Mike Melvoin Trio at Scullers Jazz Club
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The last date listed for Mike Melvoin Trio was Tuesday February 10, 2009 / 8:00pm.
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Featuring spectacular views of the Charles River and Boston's skyline, Scullers Jazz Club presents… More
Over a period of 40 years, Mike Melvoin has firmly established himself as one of the most versatile and accomplished pianists and composers in Los Angeles. As a studio musician alone, he has been frequently heard on major recordings, and has composed and conducted many television and motion picture soundtracks. He has arranged for Lou Rawls, Bill Henderson, Peggy Lee, Joe Williams, Billy Ekstine, Barry Manilow, Pat Boone, The Four Freshmen, Jon Davidson, The Partridge Family, Tom Waits, Wayne Newton and many others. He was last year’s Music Director for the Grammy Awards and this year filled that role for the Emmy Hall of Fame celebration.
Melvoin’s work has been spotlighted on such significant recordings as Natalie Cole’s “Unforgettable,” which garnered a Grammy “Record of the Year” award; The Beach Boys Grammy Hall of Fame recordings “Good Vibrations” and “Pet Sounds,” Frank Sinatra’s “That’s Life,” and the first hit by the Jackson Five "ABC.”
Most recently he is heard on Tony Bennett’s Grammy nominated new blues album, “Singin With My Friends,” playing Hammond B3, which includes duets with Ray Charles, Kay Starr, and Bonnie Raitt. He is also the featured piano soloist on Terry Gibbs new CD tribute to Lionel Hampton, and as an arranger/pianist, he contributes to the debut hit CD by young singer Michael Bublé.
Mike returns to Scullers with Jay Leonhart on bass and Bill Goodwin on drums in support of his 2008 CD “The Art of Conversation” A Work By Mike Melvoin And Kim Park. (City Lights Entertainment, 2008).
Mike Melvoin was born in Oshkosh, Wisconsin on May 10, 1937 but grew up in Milwaukee. He began playing piano at the age of 3 and made his professional debut at 13 with local dance bands. At Dartmouth College in New Hampshire he led The Barbary Coast, a jazz/dance band as well as a jazz quintet called The Sultans which the English publication The Melody Maker cited as the best college jazz band in the U.S. In 1959 he graduated from Dartmouth with a BA in English Literature.
The next three years proved to be extremely formative in his career as he gigged with numerous jazz, dance, and Latin bands all over the New York area as well as on the road. He further honed his piano-playing abilities in Harlem jam sessions. Sensing greater opportunities for himself, in 1962 he moved to Los Angeles where he formed a trio and worked with such important jazz artists as Leroy Vinnegar, Gerald Wilson, Bud Shank, Red Mitchell, Paul Horn, Joe Pass, Frank Rosolino, Oliver Nelson, Milt Jackson, Shelly Manne, Plas Johnson, Herb Ellis, Sweets Edison and Terry Gibbs. His talent as an accompanist became apparent during stints accompanying the late Joe Williams, Gene McDaniels, Bill Henderson, Nancy Wilson, and Diane Schuur. He also arranged and conducted a series of albums for the late great Peggy Lee while serving as her musical director.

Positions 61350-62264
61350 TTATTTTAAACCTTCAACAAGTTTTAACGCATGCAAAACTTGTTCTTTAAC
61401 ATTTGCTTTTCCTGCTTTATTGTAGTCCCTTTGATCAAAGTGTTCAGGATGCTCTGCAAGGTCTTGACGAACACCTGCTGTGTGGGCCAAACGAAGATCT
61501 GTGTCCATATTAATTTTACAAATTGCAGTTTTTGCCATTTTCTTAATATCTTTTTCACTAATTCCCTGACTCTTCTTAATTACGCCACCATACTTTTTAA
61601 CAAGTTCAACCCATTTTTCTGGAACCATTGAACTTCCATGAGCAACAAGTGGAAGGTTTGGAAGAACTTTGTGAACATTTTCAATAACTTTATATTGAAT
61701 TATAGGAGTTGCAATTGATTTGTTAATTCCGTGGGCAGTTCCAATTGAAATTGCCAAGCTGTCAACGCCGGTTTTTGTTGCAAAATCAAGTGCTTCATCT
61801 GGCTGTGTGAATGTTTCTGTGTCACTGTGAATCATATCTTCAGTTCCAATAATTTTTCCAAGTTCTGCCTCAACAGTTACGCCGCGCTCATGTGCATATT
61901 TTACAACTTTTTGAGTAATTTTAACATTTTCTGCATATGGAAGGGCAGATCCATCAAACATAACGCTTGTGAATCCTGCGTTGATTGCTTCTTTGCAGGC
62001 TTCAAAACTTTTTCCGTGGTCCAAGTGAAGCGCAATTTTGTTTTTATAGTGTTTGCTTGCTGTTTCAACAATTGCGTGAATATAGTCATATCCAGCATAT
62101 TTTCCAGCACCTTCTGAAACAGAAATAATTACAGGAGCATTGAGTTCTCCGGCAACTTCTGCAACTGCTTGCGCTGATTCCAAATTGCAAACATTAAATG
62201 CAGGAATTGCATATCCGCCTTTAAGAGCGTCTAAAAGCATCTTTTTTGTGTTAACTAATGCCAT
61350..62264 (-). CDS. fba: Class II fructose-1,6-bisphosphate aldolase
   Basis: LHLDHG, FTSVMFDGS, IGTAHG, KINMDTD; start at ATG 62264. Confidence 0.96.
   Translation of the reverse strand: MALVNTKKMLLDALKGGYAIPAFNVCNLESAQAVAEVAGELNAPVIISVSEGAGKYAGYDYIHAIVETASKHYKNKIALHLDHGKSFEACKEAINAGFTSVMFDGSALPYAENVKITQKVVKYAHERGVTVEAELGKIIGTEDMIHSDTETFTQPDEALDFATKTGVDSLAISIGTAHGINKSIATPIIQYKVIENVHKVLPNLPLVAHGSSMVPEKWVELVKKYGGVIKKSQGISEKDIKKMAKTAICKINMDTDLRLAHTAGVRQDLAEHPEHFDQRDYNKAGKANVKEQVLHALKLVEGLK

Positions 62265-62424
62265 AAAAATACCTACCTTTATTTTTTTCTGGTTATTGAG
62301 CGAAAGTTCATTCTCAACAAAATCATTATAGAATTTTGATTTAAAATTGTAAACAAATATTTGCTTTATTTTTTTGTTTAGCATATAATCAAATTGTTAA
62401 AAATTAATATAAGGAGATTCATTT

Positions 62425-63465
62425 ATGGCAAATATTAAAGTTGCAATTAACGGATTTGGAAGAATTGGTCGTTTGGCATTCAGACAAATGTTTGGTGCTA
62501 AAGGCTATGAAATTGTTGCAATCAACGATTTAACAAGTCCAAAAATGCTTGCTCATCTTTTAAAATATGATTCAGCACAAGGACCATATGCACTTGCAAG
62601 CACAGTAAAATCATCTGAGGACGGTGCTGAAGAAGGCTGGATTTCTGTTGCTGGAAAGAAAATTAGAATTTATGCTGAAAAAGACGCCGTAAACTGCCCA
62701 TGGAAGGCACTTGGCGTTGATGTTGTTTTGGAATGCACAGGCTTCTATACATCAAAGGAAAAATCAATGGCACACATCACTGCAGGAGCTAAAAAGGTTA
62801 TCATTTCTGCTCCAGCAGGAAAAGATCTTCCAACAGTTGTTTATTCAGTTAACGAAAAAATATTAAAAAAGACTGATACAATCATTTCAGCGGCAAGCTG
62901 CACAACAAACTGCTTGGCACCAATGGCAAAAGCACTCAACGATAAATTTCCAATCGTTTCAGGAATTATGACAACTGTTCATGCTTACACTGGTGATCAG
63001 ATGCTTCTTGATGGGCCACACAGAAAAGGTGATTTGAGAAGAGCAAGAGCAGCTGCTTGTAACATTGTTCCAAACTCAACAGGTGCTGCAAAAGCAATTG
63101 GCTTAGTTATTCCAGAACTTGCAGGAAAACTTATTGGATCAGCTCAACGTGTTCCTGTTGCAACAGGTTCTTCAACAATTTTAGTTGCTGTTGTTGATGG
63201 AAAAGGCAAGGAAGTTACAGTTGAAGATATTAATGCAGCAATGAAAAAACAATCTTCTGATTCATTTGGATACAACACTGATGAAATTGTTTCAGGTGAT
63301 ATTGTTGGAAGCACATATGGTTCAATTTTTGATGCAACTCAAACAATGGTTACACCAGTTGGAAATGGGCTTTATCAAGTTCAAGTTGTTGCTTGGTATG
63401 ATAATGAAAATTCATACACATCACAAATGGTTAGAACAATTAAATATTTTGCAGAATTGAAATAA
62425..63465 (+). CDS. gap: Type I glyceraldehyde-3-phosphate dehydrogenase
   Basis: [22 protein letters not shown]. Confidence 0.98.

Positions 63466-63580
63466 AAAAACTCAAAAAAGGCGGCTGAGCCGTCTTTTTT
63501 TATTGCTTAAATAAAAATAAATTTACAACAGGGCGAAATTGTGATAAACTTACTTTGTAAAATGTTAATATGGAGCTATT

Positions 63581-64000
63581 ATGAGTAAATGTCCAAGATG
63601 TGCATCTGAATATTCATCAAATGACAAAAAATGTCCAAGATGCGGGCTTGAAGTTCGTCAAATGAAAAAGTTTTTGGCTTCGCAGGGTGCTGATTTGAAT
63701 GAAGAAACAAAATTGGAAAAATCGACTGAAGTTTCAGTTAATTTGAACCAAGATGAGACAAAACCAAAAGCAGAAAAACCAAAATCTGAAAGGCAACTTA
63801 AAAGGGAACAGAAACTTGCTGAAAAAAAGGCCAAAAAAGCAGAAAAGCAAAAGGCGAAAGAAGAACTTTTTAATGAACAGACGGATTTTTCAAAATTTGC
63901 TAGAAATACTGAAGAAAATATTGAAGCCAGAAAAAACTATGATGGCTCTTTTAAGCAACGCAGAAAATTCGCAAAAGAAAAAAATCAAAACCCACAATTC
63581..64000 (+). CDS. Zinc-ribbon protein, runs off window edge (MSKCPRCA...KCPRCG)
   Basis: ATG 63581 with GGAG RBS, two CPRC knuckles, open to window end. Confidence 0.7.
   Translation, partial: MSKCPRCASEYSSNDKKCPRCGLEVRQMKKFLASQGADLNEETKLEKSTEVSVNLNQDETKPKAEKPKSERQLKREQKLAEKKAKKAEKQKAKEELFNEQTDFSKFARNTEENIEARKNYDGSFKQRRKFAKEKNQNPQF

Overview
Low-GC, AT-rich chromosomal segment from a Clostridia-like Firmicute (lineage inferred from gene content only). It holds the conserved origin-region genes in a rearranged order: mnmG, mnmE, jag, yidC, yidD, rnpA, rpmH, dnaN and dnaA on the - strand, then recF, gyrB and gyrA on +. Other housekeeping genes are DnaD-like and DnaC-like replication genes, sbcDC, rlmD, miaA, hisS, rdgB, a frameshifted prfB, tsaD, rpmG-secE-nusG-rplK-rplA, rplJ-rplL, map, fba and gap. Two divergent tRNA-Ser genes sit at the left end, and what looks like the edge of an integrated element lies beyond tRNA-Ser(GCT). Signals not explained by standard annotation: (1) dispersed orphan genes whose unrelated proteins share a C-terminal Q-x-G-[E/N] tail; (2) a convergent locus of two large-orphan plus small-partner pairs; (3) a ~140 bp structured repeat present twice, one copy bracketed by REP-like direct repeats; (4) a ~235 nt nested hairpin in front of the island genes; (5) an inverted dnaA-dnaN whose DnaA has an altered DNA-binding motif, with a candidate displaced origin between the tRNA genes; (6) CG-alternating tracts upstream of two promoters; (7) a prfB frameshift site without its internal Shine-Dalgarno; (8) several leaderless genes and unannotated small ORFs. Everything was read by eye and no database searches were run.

Among the hundreds of album projects he has participated in are those of Barbara Streisand, Quincy Jones, Barry Manilow (for whom he also arranged several tracks on his “Tribute to the Big Bands” CD), Bette Midler, Tom Waits, Wayne Newton, Michael Jackson, Glen Campbell, Bing Crosby, Billy Eckstine, John Lennon, John Williams, Andy Williams, Burt Bacharach, Dean Martin, Herb Alpert, Mel Torme, Paul Anka, Sammy Davis, Jr., Ann Margaret, Carol Burnett, Frankie Laine, Patti Page, Liza Minelli, Diana Ross, The Monkees, Ray Charles, The Fifth Dimension, The Partridge Family (Melvoin arranged all the Partridge family records), Manhattan Transfer, Laura Nyro, Stan Getz, Roy Rogers, Betty Carter, Steve Allen, Burl Ives, Les Brown, and the current jazz sensations Kurt Elling and Jane Monheit.
He continues to have a successful career as a composer for film and TV that includes features, movies for TV and series. Notable soundtrack recordings at the keyboard include the films “Rocky,” “The French Connection,” and “Play Misty for Me.” In television, he played on Lolo Schifrin’s theme for the television show “Mission: Impossible” which also won a Grammy for “Record of the Year.” He also composed and conducted the scores to Streisand’s “The Main Event,” Michael Caine’s “Ashanti,” and Matt Dillon’s “The Big Town” and soundtracks for the television series “Early Edition,” “Lou Grant,” “Beretta,” “MacGyver,” and “Fame.”
He is the first active musician to have served as the National President of the Recording Academy (which presents the Grammy Awards) in 1984 and 1985. Melvoin continues to serve the Academy on the Board of Directors of MusiCares, the Academy’s charitable foundation. He has also been involved in the production of the Grammy show itself, in some cases composing, arranging, and playing as well as assisting in the production of segments such as the salute to Louis Armstrong and the All-Star Jazz tribute during the mid 1980s. He also produced the salute to Duke Ellington for the 1999 Grammys. He composed and conducted original music serving as music director of the 1993 “Grammy’s Greatest Moments,” a two-hour special that aired on CBS. Further, as a featured member of, and writer for Jack Elliott’s Orchestra, he contributed to the underscores for the Grammy Awards shows from 1994 through 2000.